January 1, 2011;
HDAC activity is required during Xenopus tail regeneration.
The ability to fully restore damaged or lost organs is present in only a subset of animals. The Xenopus tadpole tail
is a complex appendage
, containing epidermis
, nerves, spinal cord
, and vasculature
, which regenerates after amputation. Understanding the mechanisms of tail
regeneration may lead to new insights to promote biomedical regeneration in non-regenerative tissues. Although chromatin remodeling is known to be critical for stem cell
pluripotency, its role in complex organ regeneration in vivo remains largely uncharacterized. Here we show that histone deacetylase (HDAC
) activity is required for the early stages of tail
is expressed during the 1(st
) two days of regeneration. Pharmacological blockade of HDACs using Trichostatin A (TSA) increased histone acetylation levels in the amputated tail
. Furthermore, treatment with TSA or another HDAC
inhibitor, valproic acid, specifically inhibited regeneration. Over-expression of wild-type Mad3
, a transcriptional repressor known to associate in a complex with HDACs via Sin3
, inhibited regeneration. Similarly, expression of a Mad3
mutant lacking the Sin3
-interacting domain that is required for HDAC
binding also blocks regeneration, suggesting that HDAC
may act together to regulate regeneration. Inhibition of HDAC
function resulted in aberrant expression of Notch1
, two genes known to be required for tail
regeneration. Our results identify a novel early role for HDAC
regeneration and suggest that modulation of histone acetylation is important in regenerative repair of complex appendages
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References [+] :
Figure 1. HDAC1 and Mad3 are Expressed During Xenopus Tail Regeneration.
(A) RNA in situ hybridization to detect gene expression in tail regenerates at 24, 48 and 72 hpa for HDAC1, (D) Mad3, and (G and H) HDAC6. Probe targets are shown at the left. Black arrowheads indicate presence of RNA whereas open arrowheads indicate absence of expression. Anterior is to the left.
Figure 2. Pharmacological HDAC Blockade using TSA or VPA Inhibits Tail Regeneration.
(A) After st. 40 tail amputation, tadpoles were assayed for tail regeneration at 7 days post amputation (dpa). Yellow arrowheads demarcate amputation site. (B) Control tadpoles (RI = 290, n = 69). 25 nM TSA treatment (RI = 109, n = 69), * denotes p<0.001. (C) Control tadpoles (RI = 283, n = 72). 500 Valproic Acid treatment (RI = 126, n = 53), * denotes p<0.001. (D) Temporal requirement for HDAC activity during regeneration. Percentage of regeneration shows total number of tail regenerates scored as full or good. TSA treatment as follows: Control/untreated (98.6%, RI = 290, n = 69), 0 dpa (10.8%, RI = 105, n = 65), 0 dpa (22.1%, RI = 118, n = 77), and 2 dpa (1.5%, RI = 272, n = 65). * denotes p<0.01 as compared to either Control or 2 dpa treatment.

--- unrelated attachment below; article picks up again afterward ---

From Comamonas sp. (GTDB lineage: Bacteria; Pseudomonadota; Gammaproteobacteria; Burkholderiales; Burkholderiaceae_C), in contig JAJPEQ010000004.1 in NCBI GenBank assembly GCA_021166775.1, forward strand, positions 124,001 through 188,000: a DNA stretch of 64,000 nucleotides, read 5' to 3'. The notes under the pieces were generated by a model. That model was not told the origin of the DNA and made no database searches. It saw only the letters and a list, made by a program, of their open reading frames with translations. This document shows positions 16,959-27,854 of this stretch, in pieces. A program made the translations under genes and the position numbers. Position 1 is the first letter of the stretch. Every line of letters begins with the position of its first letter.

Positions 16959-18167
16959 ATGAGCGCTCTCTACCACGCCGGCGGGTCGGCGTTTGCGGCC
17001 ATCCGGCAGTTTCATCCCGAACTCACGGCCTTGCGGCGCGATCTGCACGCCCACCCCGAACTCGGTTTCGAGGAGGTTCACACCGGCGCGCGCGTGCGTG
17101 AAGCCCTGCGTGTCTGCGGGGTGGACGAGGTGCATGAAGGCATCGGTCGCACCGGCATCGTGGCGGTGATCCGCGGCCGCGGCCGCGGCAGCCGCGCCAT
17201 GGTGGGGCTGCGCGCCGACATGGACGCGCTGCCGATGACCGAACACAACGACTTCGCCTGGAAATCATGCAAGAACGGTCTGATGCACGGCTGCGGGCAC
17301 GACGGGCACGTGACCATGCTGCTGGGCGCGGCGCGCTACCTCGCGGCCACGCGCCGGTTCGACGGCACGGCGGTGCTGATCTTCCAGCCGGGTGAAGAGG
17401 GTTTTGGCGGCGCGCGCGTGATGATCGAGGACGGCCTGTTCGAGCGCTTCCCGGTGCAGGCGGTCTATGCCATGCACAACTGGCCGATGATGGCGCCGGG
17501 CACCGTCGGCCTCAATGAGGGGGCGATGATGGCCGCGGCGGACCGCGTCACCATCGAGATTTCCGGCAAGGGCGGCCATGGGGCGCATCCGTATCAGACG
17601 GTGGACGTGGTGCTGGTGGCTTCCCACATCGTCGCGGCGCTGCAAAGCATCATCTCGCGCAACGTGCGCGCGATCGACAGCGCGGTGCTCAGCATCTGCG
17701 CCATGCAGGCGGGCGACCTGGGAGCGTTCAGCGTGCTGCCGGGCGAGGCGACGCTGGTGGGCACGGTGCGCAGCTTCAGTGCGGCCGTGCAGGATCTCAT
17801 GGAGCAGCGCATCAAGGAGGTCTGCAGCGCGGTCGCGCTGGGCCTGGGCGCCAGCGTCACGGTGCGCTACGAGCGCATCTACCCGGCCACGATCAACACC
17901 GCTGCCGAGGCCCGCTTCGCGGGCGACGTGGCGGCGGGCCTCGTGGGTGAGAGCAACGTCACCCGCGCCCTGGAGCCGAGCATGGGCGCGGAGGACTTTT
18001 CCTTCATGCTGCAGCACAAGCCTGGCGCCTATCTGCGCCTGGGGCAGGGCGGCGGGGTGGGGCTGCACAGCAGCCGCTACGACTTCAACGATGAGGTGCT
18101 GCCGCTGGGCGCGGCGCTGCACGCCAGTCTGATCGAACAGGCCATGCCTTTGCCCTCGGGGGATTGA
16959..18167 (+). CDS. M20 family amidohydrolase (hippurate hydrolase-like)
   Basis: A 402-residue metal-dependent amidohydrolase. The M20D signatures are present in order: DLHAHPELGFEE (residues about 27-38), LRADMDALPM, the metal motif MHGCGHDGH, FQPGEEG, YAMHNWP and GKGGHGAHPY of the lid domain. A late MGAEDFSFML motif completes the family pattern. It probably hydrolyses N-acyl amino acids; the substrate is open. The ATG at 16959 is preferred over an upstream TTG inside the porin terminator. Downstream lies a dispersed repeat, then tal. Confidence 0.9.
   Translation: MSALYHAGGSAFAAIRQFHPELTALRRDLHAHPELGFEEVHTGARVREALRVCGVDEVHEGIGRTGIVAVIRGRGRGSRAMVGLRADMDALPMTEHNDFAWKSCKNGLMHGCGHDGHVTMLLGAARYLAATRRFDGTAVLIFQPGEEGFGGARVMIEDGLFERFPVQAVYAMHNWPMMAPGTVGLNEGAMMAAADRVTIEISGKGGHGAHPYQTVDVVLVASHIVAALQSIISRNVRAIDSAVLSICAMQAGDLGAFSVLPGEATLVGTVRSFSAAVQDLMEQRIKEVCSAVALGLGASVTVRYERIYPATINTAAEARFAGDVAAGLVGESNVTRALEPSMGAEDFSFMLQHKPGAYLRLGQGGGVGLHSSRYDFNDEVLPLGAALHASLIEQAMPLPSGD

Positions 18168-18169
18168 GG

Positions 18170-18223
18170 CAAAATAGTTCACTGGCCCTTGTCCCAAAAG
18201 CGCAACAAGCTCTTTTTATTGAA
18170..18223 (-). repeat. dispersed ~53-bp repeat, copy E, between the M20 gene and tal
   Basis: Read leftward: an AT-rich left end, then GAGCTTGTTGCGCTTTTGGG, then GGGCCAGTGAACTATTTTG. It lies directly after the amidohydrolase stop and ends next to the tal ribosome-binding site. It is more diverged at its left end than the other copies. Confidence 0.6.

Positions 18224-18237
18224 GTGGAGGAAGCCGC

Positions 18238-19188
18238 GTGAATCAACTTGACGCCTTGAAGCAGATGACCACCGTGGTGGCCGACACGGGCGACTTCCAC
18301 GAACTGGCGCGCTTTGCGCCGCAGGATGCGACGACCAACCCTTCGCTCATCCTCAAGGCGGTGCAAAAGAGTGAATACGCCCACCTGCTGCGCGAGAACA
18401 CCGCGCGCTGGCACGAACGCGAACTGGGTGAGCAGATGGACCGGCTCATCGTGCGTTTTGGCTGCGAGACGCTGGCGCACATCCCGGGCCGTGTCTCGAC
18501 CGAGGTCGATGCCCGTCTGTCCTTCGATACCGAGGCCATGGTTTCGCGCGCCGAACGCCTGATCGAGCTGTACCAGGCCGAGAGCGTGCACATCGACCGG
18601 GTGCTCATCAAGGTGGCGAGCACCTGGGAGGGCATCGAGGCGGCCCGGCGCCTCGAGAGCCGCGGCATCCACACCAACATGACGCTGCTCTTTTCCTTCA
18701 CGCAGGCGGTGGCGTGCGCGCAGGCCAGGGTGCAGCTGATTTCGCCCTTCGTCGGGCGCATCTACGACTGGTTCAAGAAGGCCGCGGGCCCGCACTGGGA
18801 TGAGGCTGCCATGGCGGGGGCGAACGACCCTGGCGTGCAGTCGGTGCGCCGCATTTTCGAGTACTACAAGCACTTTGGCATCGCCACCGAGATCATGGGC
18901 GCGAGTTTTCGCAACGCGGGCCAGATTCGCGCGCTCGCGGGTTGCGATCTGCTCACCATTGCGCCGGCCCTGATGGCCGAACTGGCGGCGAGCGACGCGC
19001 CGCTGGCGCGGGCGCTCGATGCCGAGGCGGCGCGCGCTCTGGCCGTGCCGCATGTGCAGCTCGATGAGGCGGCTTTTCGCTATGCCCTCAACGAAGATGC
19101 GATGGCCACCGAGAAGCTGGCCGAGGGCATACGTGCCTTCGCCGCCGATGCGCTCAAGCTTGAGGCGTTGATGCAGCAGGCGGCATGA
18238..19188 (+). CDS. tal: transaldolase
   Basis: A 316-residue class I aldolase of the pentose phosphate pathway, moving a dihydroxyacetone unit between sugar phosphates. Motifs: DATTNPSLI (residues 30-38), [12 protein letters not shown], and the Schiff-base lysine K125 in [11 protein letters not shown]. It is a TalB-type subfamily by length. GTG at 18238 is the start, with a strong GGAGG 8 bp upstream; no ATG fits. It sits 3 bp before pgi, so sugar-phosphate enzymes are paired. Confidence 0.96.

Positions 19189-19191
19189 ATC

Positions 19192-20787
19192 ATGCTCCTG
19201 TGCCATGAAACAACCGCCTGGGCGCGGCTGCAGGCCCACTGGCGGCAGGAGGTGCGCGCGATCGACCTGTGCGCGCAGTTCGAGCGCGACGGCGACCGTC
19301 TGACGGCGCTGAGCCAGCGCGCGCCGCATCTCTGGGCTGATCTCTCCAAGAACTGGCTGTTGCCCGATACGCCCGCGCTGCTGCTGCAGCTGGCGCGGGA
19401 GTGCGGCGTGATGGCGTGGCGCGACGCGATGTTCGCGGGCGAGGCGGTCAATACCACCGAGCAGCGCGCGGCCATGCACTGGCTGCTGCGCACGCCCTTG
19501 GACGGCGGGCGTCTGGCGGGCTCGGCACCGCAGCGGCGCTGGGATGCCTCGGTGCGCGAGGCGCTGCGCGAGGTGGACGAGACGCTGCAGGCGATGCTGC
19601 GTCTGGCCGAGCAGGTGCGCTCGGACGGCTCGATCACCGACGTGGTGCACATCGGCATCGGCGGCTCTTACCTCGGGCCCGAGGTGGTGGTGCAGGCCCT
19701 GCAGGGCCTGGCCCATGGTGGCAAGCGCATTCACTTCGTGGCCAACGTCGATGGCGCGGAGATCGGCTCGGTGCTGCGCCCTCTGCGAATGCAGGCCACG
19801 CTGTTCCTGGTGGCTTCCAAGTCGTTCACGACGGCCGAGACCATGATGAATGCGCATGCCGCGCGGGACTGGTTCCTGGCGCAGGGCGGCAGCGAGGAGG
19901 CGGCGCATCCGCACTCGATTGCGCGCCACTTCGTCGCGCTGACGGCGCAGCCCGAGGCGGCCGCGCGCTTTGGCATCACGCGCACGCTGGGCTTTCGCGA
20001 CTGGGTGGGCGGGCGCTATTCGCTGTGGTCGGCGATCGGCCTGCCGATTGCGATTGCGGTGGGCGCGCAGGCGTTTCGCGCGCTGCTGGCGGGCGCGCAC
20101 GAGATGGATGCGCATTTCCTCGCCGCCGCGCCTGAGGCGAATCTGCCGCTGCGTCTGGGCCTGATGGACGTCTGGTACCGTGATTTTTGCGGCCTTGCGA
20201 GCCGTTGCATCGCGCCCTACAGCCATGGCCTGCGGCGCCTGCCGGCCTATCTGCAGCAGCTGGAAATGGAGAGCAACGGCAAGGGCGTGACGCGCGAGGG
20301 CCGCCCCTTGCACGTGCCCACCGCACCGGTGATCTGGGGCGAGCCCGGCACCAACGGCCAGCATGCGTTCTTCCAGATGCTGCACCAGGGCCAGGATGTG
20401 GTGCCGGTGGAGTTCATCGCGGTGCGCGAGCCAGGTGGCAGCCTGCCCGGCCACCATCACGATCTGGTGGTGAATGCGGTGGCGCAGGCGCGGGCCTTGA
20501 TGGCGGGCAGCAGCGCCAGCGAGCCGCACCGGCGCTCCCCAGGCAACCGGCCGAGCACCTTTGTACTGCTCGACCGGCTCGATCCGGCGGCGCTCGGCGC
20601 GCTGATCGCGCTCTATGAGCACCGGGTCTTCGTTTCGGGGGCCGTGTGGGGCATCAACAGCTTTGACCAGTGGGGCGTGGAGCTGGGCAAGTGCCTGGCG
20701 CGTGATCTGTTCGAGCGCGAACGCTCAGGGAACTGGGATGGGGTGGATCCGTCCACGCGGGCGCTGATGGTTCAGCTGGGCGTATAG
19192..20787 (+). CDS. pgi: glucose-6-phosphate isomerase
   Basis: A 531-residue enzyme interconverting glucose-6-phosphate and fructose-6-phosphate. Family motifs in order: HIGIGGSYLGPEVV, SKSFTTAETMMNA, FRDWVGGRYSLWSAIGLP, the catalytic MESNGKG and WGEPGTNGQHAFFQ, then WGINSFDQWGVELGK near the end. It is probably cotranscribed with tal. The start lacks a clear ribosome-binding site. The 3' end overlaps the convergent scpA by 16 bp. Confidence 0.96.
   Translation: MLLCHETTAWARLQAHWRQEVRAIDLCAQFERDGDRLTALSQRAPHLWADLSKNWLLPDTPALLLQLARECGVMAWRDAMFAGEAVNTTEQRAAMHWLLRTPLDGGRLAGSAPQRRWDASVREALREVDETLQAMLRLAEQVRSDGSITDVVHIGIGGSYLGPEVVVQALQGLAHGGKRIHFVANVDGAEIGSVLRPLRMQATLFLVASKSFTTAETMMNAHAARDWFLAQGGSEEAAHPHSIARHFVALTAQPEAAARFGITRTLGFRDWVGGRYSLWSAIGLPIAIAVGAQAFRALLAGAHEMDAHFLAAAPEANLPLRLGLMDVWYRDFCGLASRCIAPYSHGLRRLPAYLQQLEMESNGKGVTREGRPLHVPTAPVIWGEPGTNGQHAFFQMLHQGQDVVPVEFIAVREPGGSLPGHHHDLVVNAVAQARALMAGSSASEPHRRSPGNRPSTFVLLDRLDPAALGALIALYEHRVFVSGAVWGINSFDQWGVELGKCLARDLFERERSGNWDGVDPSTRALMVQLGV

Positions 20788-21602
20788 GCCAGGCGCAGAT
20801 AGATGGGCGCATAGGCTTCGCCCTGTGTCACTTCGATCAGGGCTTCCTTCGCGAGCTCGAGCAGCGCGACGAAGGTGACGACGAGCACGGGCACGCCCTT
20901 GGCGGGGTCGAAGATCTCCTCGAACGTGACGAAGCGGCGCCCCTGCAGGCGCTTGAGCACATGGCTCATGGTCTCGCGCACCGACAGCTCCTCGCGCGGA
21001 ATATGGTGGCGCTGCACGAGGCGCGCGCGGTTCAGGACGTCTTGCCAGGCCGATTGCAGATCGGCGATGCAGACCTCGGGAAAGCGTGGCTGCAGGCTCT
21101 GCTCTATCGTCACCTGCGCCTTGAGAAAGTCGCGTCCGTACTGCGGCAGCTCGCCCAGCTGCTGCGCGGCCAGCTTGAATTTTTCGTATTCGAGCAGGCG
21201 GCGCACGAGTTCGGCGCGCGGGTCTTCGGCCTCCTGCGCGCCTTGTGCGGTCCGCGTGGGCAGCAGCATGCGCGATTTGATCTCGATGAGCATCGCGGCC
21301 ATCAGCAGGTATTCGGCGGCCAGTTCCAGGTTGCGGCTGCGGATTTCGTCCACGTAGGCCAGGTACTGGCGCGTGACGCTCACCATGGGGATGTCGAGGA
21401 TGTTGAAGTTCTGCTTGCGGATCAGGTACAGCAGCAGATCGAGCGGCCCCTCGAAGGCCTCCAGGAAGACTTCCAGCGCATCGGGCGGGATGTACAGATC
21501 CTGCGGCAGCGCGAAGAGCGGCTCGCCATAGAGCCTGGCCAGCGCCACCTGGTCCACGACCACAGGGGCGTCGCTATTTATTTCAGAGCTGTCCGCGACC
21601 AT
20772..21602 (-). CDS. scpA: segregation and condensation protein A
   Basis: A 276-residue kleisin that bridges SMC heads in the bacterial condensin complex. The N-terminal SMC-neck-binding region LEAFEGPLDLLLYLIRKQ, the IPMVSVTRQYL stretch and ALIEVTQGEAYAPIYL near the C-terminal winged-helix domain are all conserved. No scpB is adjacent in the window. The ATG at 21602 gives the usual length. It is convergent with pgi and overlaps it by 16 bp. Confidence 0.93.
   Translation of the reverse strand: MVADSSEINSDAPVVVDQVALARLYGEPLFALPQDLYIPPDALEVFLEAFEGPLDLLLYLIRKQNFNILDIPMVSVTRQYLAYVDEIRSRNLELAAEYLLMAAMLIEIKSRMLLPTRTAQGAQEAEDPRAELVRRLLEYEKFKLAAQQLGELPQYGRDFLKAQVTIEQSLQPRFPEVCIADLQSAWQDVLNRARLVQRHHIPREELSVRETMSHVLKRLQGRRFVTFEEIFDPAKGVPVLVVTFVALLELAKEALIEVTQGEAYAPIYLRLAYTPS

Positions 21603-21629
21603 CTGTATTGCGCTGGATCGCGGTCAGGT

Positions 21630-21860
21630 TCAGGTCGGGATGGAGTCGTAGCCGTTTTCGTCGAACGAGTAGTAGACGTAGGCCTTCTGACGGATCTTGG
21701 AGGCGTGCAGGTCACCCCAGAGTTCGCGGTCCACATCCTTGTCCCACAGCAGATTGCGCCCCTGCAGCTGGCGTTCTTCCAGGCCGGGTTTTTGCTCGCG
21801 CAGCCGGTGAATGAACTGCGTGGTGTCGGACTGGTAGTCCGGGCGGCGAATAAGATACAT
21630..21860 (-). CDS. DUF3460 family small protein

Figure 3. Over-Expression of Mad3 Inhibits Tail Regeneration.
(A) Schematic showing the structure of Mad3 protein. Green indicates the Sin3-interacting domain (SID) important for the Mad3 interaction with HDACs. The DNA binding domain is represented in blue. Mad3 WT shows the full-length sequence and Mad3-ΔSID showing the construct that lacks the SID domain. (B) Mad3 WT, Mad3-ΔSID and lacZ mRNA were injected into early embryos at the 4 cell stage. Embryos were allowed to develop until st. 40, when tail amputation was performed. Graph showing effects of ectopic expression of Mad3 WT and Mad3-ΔSID on tail regeneration at 7 dpa. Control regenerates (RI = 250, n = 95). Wild-type Mad3 expression (RI = 188, n = 68, p<0.01). Mad3 with SID deletion expression (RI = 159, n = 88, p<0.01). p value denotes comparison to control. Comparison of the 2 ectopic expression experiments yielded p>0.05.
Figure 4. HDAC Inhibition Increases Histone Acetylation During Regeneration.
The acetylation state of tail regenerates were examined at 24 hpa using an anti-acetylated Histone H4 antibody. Yellow arrowheads denote regeneration bud. Top row shows untreated controls. Bottom row shows tadpoles treated with 25 nM TSA after tail amputation. (A, D) Acetylated Histone H4. (B, E) Hoechst DNA stain. (C) merge of A and B. (F) merge of D and E.
Figure 5. HDAC Inhibition Induces Mis-Expression of BMP2 and Notch1 During Regeneration.
Wholemount in situ hybridization of st. 40 24 hpa regeneration buds. DIG-labeled probes specfic to Xenopus BMP2 and Notch1 were used to detect expression during regeneration without (A, A', C, and C') or with (B, B', D, and D') TSA treatment immediately after tail amputation. Wholemount views are shown in (A, B, C, and D) and sagittal sections through the regenerate tail are shown in (A', B', C', and D'). Anterior is to the left. Full arrowheads indicate gene expression. Open arrowheads show lack of expression. (A, A', B, and B') BMP2. (C, C', D, and D') Notch1. Scale bar = 100 .
Tail Regeneration Assay. Individual animals for each specific treatment were scored as follows: Full: complete regeneration. Good: robust regeneration with minor defects (missing fin, curved axis). Weak: poor regeneration (hypomorphic/defective regenerates). None: no regeneration. Shown are representative examples of each regenerate class.
Expression of HDAC1 and Mad3 in Xenopus Tail. RNA in situ hybridization to detect gene expression in st. 40 uncut and amputated tail for (A) HDAC1, (C) Mad3, and (E) β-gal. Probe targets are shown to the left of the panels.
H+ pump-dependent changes in membrane voltage are an early mechanism necessary and sufficient to induce Xenopus tail regeneration.